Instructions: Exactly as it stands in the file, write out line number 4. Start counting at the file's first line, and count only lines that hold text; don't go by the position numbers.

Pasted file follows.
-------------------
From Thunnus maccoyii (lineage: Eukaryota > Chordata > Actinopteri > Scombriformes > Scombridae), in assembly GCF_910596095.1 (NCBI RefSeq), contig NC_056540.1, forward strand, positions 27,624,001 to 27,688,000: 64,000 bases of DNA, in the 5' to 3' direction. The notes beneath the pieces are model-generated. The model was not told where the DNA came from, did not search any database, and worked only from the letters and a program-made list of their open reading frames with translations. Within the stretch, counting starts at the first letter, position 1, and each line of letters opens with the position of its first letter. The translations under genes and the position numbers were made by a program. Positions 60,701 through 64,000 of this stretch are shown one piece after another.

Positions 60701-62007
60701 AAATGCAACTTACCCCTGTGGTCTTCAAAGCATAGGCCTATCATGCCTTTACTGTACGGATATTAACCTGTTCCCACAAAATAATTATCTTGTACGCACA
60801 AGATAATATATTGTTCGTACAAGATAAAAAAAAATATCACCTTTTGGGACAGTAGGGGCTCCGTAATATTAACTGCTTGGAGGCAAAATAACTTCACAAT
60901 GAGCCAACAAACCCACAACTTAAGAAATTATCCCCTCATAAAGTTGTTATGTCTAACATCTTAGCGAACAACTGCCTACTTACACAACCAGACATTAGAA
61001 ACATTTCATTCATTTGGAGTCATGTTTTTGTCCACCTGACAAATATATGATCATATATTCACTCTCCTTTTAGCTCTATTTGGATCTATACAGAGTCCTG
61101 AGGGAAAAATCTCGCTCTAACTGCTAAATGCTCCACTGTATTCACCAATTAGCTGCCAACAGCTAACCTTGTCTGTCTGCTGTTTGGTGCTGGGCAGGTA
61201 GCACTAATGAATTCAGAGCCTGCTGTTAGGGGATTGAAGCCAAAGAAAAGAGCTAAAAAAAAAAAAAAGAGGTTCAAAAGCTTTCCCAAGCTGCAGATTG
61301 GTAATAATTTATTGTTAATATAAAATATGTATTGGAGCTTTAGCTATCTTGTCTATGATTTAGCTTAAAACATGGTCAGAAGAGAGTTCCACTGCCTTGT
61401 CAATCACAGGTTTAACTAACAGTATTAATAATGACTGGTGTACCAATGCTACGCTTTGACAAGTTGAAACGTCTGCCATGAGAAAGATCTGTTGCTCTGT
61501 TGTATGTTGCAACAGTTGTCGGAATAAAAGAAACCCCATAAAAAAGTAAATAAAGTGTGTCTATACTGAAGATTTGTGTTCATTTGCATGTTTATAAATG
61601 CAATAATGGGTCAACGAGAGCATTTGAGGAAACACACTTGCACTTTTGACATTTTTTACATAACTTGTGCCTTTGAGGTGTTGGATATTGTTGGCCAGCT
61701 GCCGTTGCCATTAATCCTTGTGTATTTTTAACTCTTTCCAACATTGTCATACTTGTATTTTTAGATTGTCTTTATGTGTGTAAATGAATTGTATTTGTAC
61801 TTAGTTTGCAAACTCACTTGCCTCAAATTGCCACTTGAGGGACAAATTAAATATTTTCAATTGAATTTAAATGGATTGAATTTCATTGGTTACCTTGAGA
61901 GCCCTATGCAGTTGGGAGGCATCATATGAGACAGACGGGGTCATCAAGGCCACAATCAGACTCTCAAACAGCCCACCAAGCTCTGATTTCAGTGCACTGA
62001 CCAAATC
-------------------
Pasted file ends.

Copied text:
60801 AGATAATATATTGTTCGTACAAGATAAAAAAAAATATCACCTTTTGGGACAGTAGGGGCTCCGTAATATTAACTGCTTGGAGGCAAAATAACTTCACAAT